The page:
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Subwoofer vibration question

Discussion in 'Subwoofers' started by whmacs, Mar 31, 2004.

  1. whmacs

    whmacs
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    Hi All,
    When I installed the home theatre in the family room my wife was pretty flexible except for two things. 1) No wires visible 2) no speakers or subwoofer on the floor. To met this requirements I used Jamo THX D6 speakers that are wall mounted and the Jamo 15" SW-3015 subwoofer that sits in the cabinet on the right hand side. This cabinet is 3.8m x.8m x .8m and quite solid (see attached link). The problem I have is that the sub will sometimes cause the cabinet to vibrate when a long low notes are played. I realise that the best solution is to move the sub out of the cabinet, but this would violate rule (2) and is not an option. Is there anything I could site the sub on in the cabinet that would stop these vibrations?
    Cabinet (sub on right)

    Thanks,
    Stephen
     
  2. Ian J

    Ian J
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    Placing a subwoofer on a sold block of granite, slate or marble is very popular in the UK and this could cut down the vibrations if they are being caused by the sub.

    It is more likely that it is the deeper notes that are causing something in the cabinet or the cabinet itself to vibrate though air pressure and there is little that you can do about that apart from batten everything down.
     
  3. whmacs

    whmacs
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    Hi Ian,
    Thanks for the advice. Its a servo based sub and I suspect that it is air pressure that is causing the entire cabinet to vibrate at low frequencies. I'll try the granite block to see if this improves things.

    thanks,
    Stephen
     
  4. Ian J

    Ian J
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    I don't think that a granite block will help if it's the air pressure. If that is the sub I am thinking of it is much too powerful to be put in a cupboard as it is the interaction of subwoofer with the room that shapes the sound and you are trying to put the sub in a "room" that is far too small.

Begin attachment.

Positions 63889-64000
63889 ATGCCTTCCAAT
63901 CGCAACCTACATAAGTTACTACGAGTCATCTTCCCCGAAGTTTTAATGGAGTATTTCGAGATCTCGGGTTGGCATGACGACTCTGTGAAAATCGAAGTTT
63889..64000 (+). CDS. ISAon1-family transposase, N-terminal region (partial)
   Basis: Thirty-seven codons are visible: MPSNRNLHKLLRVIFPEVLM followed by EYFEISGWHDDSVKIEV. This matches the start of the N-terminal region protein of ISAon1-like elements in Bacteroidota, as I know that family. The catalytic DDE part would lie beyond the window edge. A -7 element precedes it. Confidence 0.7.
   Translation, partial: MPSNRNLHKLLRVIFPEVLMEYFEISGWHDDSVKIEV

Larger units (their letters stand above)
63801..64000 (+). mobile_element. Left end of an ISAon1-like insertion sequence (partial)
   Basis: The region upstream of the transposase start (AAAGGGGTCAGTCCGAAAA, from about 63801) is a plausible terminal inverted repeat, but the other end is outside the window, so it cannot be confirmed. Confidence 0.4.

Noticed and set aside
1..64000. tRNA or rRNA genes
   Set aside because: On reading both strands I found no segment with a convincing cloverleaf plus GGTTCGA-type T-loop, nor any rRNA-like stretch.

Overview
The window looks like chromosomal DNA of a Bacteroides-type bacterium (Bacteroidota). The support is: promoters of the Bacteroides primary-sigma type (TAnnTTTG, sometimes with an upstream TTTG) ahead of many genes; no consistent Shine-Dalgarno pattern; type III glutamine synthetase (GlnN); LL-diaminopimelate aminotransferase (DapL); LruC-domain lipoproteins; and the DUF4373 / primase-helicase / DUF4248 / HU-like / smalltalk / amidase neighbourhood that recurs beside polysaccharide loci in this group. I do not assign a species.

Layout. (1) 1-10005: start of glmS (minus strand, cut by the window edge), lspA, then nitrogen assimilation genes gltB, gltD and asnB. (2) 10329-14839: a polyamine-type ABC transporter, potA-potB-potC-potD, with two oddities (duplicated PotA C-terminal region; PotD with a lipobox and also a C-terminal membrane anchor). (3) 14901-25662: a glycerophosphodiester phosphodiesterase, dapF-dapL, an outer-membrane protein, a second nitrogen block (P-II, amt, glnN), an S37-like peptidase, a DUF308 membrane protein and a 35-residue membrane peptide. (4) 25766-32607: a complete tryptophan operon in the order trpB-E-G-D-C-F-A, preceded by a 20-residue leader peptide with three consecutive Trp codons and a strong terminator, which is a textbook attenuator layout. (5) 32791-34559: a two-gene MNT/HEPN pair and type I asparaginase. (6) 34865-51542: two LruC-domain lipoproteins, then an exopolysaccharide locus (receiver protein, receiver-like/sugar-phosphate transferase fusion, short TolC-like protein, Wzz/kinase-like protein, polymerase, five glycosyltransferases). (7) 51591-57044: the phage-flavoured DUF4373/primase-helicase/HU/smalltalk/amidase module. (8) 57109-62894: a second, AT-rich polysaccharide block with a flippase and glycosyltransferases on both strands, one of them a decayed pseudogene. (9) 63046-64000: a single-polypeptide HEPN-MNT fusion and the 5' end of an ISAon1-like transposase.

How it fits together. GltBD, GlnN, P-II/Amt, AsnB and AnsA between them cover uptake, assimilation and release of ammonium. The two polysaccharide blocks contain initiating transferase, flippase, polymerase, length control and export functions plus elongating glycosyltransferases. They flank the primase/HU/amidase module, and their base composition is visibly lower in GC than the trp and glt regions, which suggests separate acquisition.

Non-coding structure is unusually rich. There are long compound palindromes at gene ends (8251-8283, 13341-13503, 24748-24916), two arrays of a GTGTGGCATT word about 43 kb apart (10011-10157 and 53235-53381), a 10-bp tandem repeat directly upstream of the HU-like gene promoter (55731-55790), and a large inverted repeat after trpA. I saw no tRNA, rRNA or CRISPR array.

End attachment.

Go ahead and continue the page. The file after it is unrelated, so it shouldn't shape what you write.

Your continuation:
5. Gary Lightfoot

    Gary Lightfoot
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    Can a Behringer Feedback Destroyer work in this situation Ian??

    A friend used his to make a notch filter at 42hz to stop his radiator rattling, and it worked very well. He doesn't notice that particular frequency being reduced, and managed to flatten out the rest of the frequencies in the mean time.

    Not sure if this situation is the same though.

    Gary.
     
  6. Ian J

    Ian J
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    I don't think it would work. If you have a powerful subwoofer, when playing deep bassy bits at high levels you can feel the waves of bass hitting you in the chest. A couple of forum members came round for a demo recently and I played the whale scene from Finding Nemo above reference level (by mistake) and all the toys in my four year old's toy box started leaping about and rattling from the pressure.

    In this instance I think the two options for killing the vibrations are re-inforcing the cupboard or bringing the sub out of the cupboard during film time and putting it back afterwards. The alternative is to live with it
     

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